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Climate Modelling at Warp Speed - Supercomputers

Two new NASA technologies have squeezed 10 times more power out of climate modelling supercomputers.

by Patrick L. Barry

For many people, faster computers mean better video games and quicker Internet surfing. But for decision makers grappling with the future of Earth's climate, faster computers have a very practical benefit: more realistic climate simulations that give more reliable predictions.

NASA scientists have managed to squeeze about 10 times more power out of cutting-edge "parallel" supercomputers through innovations in software and memory design. This leap in effective computing "muscle" - together with the data from NASA's Earth-observing satellites - enables greater realism and statistical confidence in simulations of global climate.

"That's something that we want to achieve, so that when policy makers have to make a decision involving hundreds of millions of dollars in the economy, they can say: "These simulations are something we have confidence in," says Dr. Ghassem Asrar, associate administrator for Earth science at NASA Headquarters in Washington, D.C.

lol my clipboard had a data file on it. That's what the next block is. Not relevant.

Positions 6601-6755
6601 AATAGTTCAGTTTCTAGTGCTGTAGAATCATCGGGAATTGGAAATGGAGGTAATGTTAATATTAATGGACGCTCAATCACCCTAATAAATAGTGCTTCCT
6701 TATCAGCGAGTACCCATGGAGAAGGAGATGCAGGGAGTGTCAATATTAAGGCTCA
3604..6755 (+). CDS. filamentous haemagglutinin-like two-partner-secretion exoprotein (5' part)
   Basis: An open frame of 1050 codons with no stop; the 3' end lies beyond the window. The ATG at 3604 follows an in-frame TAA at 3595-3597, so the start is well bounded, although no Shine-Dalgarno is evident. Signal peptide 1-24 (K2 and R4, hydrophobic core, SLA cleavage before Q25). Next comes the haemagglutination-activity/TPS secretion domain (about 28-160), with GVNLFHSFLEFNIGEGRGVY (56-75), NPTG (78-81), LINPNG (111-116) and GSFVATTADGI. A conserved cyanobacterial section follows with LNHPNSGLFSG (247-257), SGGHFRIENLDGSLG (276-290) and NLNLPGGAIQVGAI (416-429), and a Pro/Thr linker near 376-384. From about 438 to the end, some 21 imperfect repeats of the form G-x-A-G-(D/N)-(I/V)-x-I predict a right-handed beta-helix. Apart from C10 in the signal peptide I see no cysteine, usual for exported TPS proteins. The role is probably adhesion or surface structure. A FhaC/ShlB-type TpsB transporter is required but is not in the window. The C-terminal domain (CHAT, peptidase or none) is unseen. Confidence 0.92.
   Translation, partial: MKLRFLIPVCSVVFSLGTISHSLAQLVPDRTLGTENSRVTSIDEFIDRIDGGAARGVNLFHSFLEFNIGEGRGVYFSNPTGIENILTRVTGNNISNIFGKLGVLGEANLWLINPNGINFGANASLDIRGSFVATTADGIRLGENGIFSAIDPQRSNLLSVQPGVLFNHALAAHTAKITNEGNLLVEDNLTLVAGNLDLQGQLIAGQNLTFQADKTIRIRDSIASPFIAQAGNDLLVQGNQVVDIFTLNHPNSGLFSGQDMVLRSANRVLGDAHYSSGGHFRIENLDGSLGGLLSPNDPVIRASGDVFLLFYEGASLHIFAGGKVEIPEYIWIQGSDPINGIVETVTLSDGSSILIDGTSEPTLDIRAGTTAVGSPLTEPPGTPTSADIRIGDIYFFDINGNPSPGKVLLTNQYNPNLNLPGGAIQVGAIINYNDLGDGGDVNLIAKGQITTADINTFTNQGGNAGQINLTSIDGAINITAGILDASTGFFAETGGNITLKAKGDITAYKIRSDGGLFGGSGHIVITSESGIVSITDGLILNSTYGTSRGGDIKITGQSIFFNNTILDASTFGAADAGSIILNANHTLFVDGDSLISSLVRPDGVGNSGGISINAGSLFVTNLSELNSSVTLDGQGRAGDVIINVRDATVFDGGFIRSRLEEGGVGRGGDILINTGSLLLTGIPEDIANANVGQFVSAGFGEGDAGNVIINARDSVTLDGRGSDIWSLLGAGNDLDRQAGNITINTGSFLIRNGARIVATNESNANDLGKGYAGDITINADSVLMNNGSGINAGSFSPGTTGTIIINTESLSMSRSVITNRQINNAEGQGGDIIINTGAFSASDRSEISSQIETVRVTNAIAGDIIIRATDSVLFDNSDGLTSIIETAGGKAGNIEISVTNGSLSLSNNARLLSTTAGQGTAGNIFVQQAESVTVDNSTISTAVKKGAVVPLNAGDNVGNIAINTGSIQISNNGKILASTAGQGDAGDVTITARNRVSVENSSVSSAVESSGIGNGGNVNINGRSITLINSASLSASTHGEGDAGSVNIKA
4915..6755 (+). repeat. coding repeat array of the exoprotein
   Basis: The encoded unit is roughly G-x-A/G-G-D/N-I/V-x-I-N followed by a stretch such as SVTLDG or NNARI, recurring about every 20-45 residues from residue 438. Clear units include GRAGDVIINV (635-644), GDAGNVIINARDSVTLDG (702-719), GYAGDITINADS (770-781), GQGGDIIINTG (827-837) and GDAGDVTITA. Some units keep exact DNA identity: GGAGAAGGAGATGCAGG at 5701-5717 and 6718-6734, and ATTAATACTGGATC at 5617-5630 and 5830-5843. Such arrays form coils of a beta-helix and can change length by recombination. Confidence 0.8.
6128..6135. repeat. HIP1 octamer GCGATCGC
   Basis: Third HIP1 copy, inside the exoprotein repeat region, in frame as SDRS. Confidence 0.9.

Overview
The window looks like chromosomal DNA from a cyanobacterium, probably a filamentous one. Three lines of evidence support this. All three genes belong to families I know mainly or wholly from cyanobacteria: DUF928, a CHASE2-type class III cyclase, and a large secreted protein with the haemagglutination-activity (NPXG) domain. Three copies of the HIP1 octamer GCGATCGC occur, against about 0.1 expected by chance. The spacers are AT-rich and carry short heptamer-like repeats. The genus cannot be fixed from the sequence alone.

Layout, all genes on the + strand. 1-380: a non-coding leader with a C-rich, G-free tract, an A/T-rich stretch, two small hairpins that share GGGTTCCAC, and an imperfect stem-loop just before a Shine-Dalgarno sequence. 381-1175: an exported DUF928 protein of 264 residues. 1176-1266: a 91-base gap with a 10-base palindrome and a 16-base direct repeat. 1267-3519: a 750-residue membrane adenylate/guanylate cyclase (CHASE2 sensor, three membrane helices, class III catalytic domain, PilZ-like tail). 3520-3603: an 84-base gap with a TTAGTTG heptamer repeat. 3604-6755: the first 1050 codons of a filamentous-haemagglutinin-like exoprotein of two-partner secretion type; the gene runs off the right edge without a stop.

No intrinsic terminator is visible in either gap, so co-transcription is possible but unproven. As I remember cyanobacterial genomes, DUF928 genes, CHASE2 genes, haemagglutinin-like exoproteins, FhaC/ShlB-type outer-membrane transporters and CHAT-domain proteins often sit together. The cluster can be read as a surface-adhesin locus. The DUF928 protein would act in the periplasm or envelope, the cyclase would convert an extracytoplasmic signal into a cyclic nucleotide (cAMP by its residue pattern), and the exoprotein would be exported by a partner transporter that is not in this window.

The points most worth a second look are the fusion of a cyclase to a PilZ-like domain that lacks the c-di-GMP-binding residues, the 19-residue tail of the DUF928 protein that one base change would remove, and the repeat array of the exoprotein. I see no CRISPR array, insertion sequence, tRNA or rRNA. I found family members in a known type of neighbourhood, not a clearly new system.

Whether the question concerns the path of an approaching hurricane or the rise in global temperatures over the next century, predictions always carry some amount of uncertainty. But the computer "models" that produce the simulations can be improved so that this uncertainty is reduced.

Making these improvements will require all the computing power scientists can get their hands on.

To provide the immense "number crunching" power needed for demanding scientific applications such as climate simulation, some computer makers are turning to "parallel" designs with hundreds or thousands of processors in one supercomputer.